With the Michigan primary equalizing, some say scrambling, the Republican field, the GOP heads into Super Tuesday on Feb. 5 as a wide-open race, eager to cut its stragglers.

Florida’s Jan. 29 primary will be make-or-break for Rudy Giuliani and his “big state” strategy. A poor showing in the Sunshine State – anything less than a win – will seriously jeopardize the viability of Giuliani’s candidacy.

Look for a four-horse race heading into Super Tuesday: Mitt Romney appealing to the economic Republican base, John McCain playing to disaffected GOPers and independents, Mike Huckabee championing the evangelical Christian segment and a life-support Giuliani hoping to stake claims in ideologically diverse (and delegate-rich) states like California and New York.

On the Democratic side, party faithfuls hope that the Martin Luther King Jr./Lyndon B. Johnson/civil rights squabble between Hillary Clinton and Barack Obama has finally died down in advance of the South Carolina primary (Jan. 26).

After Clinton remarked that “Dr. King’s dream began to be realized when President Lyndon Johnson passed the Civil Rights Act of 1964. It took a president to get it done,” Obama supporters made rumbling claims of racial insensitivity and a marginalization of Dr. King’s legacy, while Obama himself suggested the comments epitomized Clinton’s establishmentarian, Washington-centric perspective of government.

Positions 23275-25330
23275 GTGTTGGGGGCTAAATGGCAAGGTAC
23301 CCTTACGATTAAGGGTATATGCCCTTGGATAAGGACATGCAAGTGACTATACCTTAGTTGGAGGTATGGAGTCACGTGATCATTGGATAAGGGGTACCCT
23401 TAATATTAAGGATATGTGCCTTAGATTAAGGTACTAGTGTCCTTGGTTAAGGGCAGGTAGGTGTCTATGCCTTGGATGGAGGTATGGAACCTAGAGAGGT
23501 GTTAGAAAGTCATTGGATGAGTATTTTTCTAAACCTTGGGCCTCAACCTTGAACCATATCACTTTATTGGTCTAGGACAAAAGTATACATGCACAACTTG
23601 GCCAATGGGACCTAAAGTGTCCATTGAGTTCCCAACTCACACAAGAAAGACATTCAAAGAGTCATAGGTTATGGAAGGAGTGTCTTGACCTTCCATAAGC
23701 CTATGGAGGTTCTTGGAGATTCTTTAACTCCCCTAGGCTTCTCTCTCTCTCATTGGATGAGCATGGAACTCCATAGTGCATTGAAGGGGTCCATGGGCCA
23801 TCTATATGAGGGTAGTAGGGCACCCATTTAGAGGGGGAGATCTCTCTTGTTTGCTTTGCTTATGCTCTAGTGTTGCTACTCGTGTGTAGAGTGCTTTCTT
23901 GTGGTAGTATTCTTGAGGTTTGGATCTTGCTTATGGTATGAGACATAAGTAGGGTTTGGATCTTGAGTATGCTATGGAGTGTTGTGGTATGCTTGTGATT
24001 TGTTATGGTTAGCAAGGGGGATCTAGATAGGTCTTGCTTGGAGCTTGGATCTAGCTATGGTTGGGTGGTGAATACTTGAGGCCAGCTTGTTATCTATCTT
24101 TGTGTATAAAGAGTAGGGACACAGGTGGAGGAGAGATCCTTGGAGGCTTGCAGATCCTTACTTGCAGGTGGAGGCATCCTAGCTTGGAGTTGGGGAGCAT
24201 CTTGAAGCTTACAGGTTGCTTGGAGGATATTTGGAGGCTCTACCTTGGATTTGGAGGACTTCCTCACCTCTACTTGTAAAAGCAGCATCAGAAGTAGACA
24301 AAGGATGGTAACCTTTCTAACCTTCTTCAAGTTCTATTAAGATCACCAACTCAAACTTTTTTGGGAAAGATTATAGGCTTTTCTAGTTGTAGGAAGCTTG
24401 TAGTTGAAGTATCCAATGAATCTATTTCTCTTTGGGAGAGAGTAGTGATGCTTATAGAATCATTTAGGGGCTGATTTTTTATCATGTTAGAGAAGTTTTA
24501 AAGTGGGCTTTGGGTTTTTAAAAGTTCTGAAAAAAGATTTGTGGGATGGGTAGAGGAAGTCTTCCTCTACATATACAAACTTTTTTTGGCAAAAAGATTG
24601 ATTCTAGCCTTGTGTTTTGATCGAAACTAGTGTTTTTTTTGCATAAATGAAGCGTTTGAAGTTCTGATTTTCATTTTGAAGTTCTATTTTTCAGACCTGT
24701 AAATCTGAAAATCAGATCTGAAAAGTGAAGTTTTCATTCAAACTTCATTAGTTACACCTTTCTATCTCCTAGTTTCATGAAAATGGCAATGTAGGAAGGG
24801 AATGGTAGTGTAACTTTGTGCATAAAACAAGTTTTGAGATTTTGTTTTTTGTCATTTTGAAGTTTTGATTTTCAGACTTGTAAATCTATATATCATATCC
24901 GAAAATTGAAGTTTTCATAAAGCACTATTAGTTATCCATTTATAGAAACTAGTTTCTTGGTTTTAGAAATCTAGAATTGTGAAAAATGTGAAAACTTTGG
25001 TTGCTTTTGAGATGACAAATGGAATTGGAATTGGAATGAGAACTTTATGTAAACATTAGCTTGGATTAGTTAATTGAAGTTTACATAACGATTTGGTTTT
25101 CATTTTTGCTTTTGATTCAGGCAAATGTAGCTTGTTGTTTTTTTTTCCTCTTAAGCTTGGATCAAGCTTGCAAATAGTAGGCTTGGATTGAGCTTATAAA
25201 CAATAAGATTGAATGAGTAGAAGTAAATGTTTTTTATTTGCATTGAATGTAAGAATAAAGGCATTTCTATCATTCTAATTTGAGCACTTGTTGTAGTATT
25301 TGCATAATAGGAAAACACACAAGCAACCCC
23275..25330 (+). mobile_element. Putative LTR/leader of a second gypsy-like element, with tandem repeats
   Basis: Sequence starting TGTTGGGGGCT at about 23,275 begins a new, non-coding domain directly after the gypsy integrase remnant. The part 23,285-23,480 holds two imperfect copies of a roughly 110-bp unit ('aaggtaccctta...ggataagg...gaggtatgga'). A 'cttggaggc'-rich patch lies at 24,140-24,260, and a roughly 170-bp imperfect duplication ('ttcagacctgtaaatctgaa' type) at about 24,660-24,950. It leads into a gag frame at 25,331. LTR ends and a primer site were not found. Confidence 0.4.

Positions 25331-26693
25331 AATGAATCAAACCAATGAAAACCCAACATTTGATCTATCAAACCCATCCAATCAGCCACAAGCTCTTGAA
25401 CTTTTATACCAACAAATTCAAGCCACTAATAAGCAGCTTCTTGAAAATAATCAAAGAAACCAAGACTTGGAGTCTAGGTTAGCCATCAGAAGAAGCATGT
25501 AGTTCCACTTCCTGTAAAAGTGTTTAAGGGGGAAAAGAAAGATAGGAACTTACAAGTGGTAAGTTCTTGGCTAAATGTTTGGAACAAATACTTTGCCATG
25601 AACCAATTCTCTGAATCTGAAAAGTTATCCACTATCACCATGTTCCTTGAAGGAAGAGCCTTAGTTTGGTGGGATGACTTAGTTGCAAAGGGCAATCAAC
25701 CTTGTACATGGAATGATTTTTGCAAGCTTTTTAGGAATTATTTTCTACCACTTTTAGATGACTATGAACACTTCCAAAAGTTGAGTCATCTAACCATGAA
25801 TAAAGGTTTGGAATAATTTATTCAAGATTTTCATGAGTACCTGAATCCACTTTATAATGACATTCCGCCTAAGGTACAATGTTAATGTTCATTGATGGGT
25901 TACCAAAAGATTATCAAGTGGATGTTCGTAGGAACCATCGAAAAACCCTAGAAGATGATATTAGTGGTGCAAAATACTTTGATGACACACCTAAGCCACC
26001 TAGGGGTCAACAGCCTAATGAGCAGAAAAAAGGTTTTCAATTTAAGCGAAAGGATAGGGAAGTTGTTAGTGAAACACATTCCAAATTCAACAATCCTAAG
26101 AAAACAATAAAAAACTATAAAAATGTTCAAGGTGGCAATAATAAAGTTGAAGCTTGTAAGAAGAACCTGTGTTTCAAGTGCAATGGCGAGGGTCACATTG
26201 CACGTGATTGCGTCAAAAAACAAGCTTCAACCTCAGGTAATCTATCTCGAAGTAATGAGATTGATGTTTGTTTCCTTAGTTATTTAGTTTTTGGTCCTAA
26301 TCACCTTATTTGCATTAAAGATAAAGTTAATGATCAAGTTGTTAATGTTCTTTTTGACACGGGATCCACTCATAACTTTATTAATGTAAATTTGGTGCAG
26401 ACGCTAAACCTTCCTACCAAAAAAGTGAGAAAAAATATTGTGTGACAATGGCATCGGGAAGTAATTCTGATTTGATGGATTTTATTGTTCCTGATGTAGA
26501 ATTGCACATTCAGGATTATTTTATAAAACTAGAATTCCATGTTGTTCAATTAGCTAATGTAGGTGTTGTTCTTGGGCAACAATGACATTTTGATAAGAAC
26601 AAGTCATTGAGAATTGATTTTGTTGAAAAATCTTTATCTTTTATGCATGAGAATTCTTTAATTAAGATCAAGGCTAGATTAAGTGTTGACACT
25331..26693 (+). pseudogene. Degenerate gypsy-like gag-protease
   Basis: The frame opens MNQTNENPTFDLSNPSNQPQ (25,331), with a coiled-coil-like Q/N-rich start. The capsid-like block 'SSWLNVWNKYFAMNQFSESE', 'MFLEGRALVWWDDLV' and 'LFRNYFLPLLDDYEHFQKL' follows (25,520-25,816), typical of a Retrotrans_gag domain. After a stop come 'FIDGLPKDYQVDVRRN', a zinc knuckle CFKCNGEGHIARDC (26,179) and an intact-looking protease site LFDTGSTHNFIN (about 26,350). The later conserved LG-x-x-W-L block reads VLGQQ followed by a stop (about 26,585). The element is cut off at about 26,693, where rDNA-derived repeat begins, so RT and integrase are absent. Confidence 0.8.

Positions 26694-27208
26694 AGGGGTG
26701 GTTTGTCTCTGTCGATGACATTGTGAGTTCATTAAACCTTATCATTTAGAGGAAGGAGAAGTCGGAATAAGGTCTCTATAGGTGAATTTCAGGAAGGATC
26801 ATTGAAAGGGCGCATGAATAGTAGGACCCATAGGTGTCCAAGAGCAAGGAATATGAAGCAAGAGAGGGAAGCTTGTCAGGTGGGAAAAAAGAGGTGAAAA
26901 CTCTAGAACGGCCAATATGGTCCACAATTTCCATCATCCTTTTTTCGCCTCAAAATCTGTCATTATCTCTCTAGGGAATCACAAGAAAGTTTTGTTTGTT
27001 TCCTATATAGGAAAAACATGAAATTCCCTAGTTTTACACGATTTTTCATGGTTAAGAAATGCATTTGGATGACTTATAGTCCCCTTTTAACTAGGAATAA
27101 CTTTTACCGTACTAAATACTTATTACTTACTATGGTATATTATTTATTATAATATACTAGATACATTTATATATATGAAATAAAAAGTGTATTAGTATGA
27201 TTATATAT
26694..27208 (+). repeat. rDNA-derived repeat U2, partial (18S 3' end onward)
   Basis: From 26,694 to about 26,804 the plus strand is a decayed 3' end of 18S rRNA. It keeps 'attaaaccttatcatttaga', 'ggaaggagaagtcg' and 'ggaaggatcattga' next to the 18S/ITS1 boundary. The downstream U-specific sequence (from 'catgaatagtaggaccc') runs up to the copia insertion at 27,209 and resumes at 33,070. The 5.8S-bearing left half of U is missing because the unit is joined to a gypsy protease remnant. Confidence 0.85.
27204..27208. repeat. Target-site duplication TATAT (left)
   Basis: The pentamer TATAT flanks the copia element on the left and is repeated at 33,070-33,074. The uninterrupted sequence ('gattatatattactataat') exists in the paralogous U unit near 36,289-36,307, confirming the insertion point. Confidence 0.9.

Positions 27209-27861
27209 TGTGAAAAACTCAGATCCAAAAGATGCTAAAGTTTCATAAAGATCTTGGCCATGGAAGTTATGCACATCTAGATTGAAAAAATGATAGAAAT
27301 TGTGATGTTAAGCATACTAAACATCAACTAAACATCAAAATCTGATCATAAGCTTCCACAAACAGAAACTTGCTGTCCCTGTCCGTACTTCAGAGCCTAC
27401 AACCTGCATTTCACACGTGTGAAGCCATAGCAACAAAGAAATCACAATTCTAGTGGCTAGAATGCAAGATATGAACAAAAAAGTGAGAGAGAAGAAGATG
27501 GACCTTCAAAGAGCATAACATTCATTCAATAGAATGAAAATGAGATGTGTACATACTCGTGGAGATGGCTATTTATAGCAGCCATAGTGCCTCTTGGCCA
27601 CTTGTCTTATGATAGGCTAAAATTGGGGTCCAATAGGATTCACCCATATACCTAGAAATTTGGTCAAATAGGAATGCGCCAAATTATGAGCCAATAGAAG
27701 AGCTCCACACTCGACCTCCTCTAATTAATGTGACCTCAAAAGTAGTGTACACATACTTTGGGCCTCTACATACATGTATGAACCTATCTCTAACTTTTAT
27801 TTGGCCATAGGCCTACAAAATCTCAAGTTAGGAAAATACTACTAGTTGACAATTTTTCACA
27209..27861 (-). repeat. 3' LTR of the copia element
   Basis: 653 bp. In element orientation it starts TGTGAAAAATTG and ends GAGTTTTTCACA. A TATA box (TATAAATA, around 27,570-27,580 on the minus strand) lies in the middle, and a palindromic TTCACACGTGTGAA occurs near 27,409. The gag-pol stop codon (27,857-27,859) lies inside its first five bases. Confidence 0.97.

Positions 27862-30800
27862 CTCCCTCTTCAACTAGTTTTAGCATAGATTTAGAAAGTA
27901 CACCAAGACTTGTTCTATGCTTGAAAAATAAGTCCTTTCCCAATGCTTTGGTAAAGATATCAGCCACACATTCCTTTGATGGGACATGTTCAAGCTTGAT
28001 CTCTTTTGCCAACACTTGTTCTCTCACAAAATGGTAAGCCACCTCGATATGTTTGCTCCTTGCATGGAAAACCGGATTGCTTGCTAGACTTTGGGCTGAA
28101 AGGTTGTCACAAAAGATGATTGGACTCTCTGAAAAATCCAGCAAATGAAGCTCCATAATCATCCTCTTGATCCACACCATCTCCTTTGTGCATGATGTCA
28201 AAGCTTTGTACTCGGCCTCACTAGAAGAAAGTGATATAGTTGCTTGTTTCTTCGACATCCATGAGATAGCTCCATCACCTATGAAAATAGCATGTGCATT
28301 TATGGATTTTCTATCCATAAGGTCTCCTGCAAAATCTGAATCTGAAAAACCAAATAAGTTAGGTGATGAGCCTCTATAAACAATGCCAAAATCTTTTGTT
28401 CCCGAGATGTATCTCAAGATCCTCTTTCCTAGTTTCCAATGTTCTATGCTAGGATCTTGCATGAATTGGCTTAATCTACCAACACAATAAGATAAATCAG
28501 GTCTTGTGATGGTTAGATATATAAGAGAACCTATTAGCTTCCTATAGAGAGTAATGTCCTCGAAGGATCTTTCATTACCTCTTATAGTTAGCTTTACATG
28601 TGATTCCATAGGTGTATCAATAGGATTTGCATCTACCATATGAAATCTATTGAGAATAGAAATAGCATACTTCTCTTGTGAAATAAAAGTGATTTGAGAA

The sparring match raised the specter of race, gender and identity politics that have haunted the Democratic Party in the past and may now serve to weaken both candidates in advance of a general election showdown.

If Michigan’s delegateless Democratic primary was any indication, in which black voters chose “undecided” (read – Obama) over Clinton by a massive 70-percent to 26-percent, South Carolina will take on added importance as the first major test of a sizeable African-American vote that may vault Obama to the White House or at least deny a Clinton victory.